I’ve always had my hands and head in 13 places at once. Varied interests, ideas, activities. This hasn’t changed in my adult life, and I still have such a wide variety of interests it even confuses me how I got started in some of my hobbies and activities.
Being heavily involved in the classical music world as a cellist for 12 years (and still playing today), to being a competitive dairy judger during my time in the animal science department at NDSU, a backpacker and hiker who’s always more comfortable sleeping in a tent, a passionate runner who spends too much time in the weight room, a communicator working to share truthful facts on my favorite industry, dedicated owner to the world’s most spoiled cattle dog, a graduate student with a bad coffee habit, and a full-time NDSU Extension Agent working with youth.
None of these things are really related to each other. Except the person doing them.
I’m not listing my hobbies to make you think I’m crazy for everything I do, because you probably already know I’m a little crazy.
You are able to have your own varied interests and connect them together in great ways.
Being extremely diligent in my training with weights and running helps me to achieve my goals when I’m on the backpacking trail. A few months logging long runs and strength training makes the miles fly by with a 30 pound pack.
Knowing about our agriculture and food system helps me to provide my body with the best fuel, and ignore harmful stereotypes about Keto, meat, food labeling, and the ever present GMO.
My time as a cellist has taught the importance of listening, especially when you can’t be the loudest one in the symphony at all times. This directly correlates to nearly everything, as you’re never the smartest person in the room, and listening to other ideas, thoughts, or feedback help you to become a more rounded person.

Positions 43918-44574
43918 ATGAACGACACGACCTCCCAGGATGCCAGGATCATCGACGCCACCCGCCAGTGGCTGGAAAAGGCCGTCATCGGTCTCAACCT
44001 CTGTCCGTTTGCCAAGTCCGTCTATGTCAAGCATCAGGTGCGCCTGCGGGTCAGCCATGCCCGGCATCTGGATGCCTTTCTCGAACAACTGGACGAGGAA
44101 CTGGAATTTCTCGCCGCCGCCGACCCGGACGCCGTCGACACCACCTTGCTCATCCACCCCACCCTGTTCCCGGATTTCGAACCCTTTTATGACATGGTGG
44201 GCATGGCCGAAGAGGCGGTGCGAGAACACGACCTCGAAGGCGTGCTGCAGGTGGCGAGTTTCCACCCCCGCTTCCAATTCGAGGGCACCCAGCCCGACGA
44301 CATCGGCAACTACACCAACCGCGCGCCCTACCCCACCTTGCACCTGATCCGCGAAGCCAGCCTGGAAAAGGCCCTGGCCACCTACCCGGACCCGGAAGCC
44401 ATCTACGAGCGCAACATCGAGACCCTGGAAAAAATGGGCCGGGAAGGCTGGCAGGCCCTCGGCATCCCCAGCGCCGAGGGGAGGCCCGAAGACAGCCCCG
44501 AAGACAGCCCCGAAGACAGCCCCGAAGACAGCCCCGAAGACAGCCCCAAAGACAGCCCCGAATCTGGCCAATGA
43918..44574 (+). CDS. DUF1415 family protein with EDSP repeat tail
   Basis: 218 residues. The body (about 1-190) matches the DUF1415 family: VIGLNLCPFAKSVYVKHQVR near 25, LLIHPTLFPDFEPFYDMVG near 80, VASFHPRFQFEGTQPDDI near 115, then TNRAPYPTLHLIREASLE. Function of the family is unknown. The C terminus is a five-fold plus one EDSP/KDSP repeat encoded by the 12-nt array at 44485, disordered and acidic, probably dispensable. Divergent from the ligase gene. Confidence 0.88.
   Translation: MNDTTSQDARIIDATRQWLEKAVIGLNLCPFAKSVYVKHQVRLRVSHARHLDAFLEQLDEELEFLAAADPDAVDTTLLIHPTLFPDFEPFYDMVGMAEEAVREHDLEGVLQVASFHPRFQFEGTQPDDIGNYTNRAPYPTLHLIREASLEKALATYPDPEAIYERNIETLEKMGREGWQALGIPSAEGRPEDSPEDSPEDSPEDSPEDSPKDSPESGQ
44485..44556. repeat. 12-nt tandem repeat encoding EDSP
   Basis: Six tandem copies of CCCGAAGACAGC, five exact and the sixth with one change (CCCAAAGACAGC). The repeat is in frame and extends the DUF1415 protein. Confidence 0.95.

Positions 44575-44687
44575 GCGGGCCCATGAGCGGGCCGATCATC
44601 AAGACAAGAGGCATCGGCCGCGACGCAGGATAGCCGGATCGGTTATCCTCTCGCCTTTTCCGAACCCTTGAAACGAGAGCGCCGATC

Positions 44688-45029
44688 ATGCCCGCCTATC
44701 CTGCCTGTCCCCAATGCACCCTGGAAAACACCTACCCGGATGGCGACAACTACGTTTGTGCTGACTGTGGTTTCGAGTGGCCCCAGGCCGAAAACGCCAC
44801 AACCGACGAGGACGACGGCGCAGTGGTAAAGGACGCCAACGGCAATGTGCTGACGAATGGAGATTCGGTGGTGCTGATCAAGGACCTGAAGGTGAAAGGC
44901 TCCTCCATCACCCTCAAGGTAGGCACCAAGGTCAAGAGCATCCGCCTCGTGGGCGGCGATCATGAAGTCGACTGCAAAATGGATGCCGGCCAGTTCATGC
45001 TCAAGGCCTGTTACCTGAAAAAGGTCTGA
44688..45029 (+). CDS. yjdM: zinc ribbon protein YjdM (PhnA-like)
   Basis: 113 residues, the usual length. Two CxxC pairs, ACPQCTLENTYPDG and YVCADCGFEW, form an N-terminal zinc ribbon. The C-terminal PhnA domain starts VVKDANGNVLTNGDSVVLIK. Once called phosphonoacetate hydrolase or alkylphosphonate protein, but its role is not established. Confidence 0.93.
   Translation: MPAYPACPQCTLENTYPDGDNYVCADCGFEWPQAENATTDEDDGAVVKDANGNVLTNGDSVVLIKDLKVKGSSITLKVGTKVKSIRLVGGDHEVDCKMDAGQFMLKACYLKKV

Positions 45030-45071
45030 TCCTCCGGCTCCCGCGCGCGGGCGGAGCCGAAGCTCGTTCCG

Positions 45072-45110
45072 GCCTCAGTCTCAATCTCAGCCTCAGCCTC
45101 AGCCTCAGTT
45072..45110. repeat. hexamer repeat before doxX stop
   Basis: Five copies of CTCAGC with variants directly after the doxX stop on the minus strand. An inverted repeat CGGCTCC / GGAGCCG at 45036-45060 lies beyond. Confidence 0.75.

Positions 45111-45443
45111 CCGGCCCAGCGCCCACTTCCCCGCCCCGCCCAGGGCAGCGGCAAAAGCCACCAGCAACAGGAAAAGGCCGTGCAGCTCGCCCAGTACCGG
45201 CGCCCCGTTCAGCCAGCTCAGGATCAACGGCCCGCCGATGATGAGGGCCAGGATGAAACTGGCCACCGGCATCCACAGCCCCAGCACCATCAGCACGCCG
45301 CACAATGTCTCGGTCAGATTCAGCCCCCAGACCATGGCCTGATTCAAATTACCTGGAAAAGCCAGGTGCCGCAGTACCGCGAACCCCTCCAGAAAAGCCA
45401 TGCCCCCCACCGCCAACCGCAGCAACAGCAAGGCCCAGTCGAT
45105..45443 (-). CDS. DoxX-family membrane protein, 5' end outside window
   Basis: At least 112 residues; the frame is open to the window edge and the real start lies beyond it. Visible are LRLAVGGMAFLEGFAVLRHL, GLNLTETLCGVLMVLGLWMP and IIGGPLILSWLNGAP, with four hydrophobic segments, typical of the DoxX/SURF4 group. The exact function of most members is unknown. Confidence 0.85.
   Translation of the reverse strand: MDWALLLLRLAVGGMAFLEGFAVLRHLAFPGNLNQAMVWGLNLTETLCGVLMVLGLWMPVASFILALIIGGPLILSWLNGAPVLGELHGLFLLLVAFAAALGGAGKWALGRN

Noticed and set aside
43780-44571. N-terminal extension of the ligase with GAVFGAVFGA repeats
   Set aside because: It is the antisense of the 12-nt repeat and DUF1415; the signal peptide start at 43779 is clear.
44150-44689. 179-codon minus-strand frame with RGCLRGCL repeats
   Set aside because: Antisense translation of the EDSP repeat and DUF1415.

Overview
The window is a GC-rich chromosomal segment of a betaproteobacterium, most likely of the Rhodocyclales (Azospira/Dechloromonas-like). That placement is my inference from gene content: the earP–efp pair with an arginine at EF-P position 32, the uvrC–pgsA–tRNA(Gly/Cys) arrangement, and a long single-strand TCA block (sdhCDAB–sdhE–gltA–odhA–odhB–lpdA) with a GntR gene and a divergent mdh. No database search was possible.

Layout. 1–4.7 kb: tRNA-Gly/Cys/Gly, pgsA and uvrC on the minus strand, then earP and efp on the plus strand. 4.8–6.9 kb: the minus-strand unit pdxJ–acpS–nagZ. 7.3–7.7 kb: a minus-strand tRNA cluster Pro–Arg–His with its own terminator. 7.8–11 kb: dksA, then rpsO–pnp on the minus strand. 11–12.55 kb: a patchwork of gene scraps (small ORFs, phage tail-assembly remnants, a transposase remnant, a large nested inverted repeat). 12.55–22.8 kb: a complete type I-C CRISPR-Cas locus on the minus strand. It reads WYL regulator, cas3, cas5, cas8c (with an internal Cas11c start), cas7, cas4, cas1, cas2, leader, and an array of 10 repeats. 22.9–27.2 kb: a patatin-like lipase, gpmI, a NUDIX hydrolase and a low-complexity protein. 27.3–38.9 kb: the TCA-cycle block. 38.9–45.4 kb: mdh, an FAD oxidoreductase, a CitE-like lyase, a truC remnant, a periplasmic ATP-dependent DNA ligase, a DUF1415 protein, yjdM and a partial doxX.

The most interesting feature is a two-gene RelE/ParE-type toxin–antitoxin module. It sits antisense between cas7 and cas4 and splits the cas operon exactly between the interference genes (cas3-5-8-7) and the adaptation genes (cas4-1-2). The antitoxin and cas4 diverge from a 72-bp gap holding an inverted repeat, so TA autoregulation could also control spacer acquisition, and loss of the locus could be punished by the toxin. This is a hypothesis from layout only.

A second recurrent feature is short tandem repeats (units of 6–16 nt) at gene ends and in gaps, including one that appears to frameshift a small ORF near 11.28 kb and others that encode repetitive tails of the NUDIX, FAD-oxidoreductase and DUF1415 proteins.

It also taught me more patience and persistence than I ever thought possible. Yes I did miss count that section for the 76th time, maybe I’ll get it right on the 77th try. This helps when I’m feeding my coffee habit at 2 am re-wording and re-working my research project for graduate school.
Communication is one of the most vital things to possess no matter what you do. If we can’t effectively communication in our work, relationships, family, social media, what good is the effort we put forth even doing?
Sharing about agriculture and our food system goes to help other people informed on their food, saving them money from fear-based marketing at the grocery store, which in turn could help them fuel up to crush their backpacking/running/life training.
Another benefit of diversifying your hobbies and following your interests? You get to interact with a ton of different people from all backgrounds and environments who you have something in common with.
One of my favorite ways to connect with people online is by reaching the “movable middle” of consumers who have questions about agriculture. I might have connected with them with running, music, photography, or a fellow dog owner, and now I’m able to share facts and dispel fear based myths about food production. This happens with every area, because we all use agriculture all day every day, in some way.
Get out there, do your thing (or things), and connect.